Adidas pins hopes on World Cup as sales stumble
Adidas, the world's No. 2 maker of sports gear, said third quarter operating profit dropped 6 percent while sales fell 7 percent, hit by distribution problems in Russia, currency effects and poor sales of golfing products.
Adidas in Berlin
Last year, results were boosted by the Olympics and the European soccer championships. But Adidas has struggled to maintain momentum , warning on sales and profit in September. Adding to its woes, Nike has outperformed on its home turf.
Nike reported an 8 percent rise in sales in western Europe in its first fiscal quarter to the end of August, compared with a fall of 6 percent for Adidas at constant currencies in its third quarter.
Adidas Chief Executive Herbert Hainer said next year's World Cup and positive feedback for its upcoming collections meant growth would return.
The leader in the $5 billion soccer market traditionally performs well in years with major sporting events and has forecast record soccer sales of more than 2 billion euros ($2.7 billion) in 2014.
"We have dealt swiftly and decisively with our challenges in the third quarter, to ensure we return to growth," Hainer said in a statement on Thursday. "Momentum will clearly return to our business in the fourth quarter and beyond."
Despite the fall in sales and operating profit, the group managed to improve its gross profit margin - a key measure of profitability in the apparel industry - 1.9 percentage points to 49.3 percent in the quarter as it pushed through higher prices and made more sales in its own shops.
With the World Cup and more new products to come, analysts believe the worst is over after the third quarter.
"All the bad news (is) on the table now," DZ Bank analyst Herbert Sturm wrote in a note. "From now on we expect a series of positive news flow in the next months to come."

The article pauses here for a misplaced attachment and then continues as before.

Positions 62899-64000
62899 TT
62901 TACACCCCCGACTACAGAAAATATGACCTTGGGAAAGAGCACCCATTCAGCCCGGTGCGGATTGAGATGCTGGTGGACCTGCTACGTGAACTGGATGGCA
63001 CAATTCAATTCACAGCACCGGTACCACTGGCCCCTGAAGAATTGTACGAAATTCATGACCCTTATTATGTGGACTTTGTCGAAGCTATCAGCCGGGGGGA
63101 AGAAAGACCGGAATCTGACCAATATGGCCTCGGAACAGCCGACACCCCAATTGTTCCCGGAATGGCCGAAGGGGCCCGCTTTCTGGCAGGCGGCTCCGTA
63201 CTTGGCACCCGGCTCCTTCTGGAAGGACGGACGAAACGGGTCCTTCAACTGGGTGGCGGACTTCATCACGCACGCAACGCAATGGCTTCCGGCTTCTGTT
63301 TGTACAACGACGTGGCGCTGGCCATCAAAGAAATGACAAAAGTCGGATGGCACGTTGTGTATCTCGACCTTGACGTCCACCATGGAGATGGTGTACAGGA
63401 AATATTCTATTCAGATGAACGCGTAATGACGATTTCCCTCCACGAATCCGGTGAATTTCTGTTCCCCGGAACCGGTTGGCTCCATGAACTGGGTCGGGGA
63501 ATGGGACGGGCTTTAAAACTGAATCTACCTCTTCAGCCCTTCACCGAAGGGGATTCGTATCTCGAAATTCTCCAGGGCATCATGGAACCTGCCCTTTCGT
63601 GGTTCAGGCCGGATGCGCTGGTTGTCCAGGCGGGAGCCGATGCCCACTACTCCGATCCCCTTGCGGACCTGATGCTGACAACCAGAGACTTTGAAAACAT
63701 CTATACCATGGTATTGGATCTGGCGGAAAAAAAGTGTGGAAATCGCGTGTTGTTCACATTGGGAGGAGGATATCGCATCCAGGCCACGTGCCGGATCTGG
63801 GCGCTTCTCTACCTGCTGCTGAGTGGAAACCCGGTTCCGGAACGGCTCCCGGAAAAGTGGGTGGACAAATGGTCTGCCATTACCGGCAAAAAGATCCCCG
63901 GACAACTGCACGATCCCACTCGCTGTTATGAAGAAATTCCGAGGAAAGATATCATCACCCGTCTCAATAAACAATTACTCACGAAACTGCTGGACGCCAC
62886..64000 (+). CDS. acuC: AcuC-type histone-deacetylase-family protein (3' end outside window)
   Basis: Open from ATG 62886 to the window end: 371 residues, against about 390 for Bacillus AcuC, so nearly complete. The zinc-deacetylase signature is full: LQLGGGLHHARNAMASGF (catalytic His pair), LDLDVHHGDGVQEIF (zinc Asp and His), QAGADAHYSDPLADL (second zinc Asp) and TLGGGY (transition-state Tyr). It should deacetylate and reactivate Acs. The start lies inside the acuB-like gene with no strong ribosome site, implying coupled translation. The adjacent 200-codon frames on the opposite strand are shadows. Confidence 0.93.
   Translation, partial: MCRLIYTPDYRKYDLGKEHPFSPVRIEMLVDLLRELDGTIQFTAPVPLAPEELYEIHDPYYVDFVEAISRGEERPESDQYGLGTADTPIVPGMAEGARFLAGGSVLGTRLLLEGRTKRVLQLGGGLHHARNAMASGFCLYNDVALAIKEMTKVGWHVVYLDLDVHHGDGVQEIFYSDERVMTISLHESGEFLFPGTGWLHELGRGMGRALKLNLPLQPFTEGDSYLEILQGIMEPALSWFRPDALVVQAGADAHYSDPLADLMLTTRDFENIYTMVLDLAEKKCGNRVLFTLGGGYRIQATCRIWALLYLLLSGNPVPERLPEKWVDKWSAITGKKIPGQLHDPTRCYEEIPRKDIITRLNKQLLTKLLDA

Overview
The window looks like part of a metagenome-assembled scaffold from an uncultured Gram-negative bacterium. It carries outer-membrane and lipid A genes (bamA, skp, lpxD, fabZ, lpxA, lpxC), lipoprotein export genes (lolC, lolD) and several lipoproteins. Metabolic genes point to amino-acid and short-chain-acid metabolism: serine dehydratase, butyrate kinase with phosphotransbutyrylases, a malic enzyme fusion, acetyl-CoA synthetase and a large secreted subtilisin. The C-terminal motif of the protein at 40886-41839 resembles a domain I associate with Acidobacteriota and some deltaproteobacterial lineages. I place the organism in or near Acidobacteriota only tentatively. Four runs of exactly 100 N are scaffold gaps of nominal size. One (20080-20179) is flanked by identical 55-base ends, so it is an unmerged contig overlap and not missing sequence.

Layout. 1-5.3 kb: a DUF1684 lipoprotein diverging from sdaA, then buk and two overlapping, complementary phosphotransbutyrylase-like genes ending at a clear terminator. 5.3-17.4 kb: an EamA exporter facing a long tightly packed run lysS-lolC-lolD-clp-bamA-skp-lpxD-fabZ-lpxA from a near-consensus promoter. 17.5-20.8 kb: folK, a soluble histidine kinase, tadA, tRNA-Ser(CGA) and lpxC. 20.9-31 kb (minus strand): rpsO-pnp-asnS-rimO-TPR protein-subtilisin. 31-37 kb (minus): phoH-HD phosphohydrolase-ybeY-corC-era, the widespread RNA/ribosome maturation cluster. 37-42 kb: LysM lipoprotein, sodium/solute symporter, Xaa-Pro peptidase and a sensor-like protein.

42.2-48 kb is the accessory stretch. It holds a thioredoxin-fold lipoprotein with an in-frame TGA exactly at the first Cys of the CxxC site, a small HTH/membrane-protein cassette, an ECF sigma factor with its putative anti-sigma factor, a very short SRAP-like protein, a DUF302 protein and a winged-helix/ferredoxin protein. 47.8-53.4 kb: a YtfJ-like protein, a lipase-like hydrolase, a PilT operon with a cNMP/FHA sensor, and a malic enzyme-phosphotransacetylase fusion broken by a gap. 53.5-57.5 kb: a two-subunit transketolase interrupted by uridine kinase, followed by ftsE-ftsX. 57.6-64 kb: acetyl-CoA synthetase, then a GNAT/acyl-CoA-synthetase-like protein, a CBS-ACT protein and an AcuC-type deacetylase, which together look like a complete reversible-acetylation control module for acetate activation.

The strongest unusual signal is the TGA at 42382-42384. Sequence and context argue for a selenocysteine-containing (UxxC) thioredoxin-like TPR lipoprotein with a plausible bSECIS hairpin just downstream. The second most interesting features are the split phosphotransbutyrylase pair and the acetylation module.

Shares in Adidas, which hit a record high of 88.50 euros in August, were up 2.1 percent at 85.10 euros by 0842 GMT, outperforming a flat wider market.
To boost growth in Europe and North America, Adidas last month shook up its management structures in the regions.
It has already started promoting products for the World Cup, using Barcelona star Lionel Messi to launch a new range of brightly colored Samba soccer boots this week.
And in a bid to outdo Nike's popular Fuelband fitness monitor, it last month unveiled a new running watch that can track the wearer's run, offer coaching tips and play music.
According to Euromonitor, Adidas had a 13.2 percent share of the western European sporting goods market in 2012, just ahead of Nike on 12.4 percent. Analyst Magdalena Kondej believes the gap will have closed this year, but that Nike has not yet overtaken Adidas.
"Losing leadership in Western Europe - their home market - would be a very tough pill to swallow," she said. "But they recognize the threat and they continue focusing on innovation. That puts them in a good position once European markets recover."
A bright spot for Adidas this year has been the Reebok brand, which saw sales rise 5 percent in the three months to end-September, the second quarter in a row of growth as a renewed focus on fitness pays off.
For the third quarter, Adidas reported sales of 3.88 billion euros and operating profit of 463 million ($626 million), both slightly below the average estimates in a Reuters poll.
The company maintained a forecast for sales to rise by a low single digit percentage in 2013 and to achieve an operating margin of around 8.5 percent.
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